Gasoline is made of oil, so it sounds to a lot of people like if the United States produced more oil domestically that gasoline would get a lot chaper. But a new CBO report on gasoline prices contains this nice chart which shows that it’s not so. Canada is a net oil exporter, Japan produces no oil, and the United States is a middle case. But it’s Canada, not the U.S., that’s in the middle case for retail gasoline prices. Why?
The issue is that oil is a globally traded commodity, so oil isn’t really any more expensive in importing countries than in exporting countries. International price differences are driven by the fact that some countries have high taxes on gasoline, some (like the U.S.) have low ones, and others have subsidies. Many oil-producing countries have adopted misguided consumption-subsidy schemes so it’s empirically true that high-production countries tend to have low prices, but this is a coincidence, not a strict causal relationship.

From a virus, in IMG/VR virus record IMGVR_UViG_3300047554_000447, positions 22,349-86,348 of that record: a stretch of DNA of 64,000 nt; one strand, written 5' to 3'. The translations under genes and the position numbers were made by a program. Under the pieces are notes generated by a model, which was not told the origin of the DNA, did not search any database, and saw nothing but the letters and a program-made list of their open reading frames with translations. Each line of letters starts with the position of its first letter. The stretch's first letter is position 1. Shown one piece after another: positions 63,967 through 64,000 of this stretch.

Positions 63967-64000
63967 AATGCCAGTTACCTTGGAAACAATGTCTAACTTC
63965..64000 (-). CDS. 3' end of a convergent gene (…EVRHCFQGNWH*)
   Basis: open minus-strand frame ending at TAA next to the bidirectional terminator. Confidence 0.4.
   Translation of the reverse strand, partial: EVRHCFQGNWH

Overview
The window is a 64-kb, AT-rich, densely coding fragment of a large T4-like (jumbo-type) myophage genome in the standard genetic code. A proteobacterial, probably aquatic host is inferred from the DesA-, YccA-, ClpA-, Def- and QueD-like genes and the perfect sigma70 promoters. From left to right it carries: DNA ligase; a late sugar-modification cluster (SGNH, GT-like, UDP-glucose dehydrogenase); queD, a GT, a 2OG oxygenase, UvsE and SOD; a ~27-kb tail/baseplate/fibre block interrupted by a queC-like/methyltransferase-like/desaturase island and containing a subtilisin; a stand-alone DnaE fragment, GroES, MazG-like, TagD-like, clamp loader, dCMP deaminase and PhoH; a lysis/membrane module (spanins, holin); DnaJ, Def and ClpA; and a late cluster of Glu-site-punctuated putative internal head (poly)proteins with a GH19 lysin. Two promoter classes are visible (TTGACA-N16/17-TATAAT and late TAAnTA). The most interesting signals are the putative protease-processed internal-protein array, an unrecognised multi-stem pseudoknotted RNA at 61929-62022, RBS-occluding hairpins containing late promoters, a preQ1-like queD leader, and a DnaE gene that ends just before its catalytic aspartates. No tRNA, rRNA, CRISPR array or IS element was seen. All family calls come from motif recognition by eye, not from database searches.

What increased oil production does do is alter a country’s trade situation. Canada imports a lot of consumer durable goods, so the more oil they export to the United States, the more KitchenAid stand mixers they can afford to import from Ohio. This can be a big deal (Argentina, for example, really needs to bolster domestic energy production to raise foreign currency reserves) but it’s a different issue and it’s not one the United States is facing.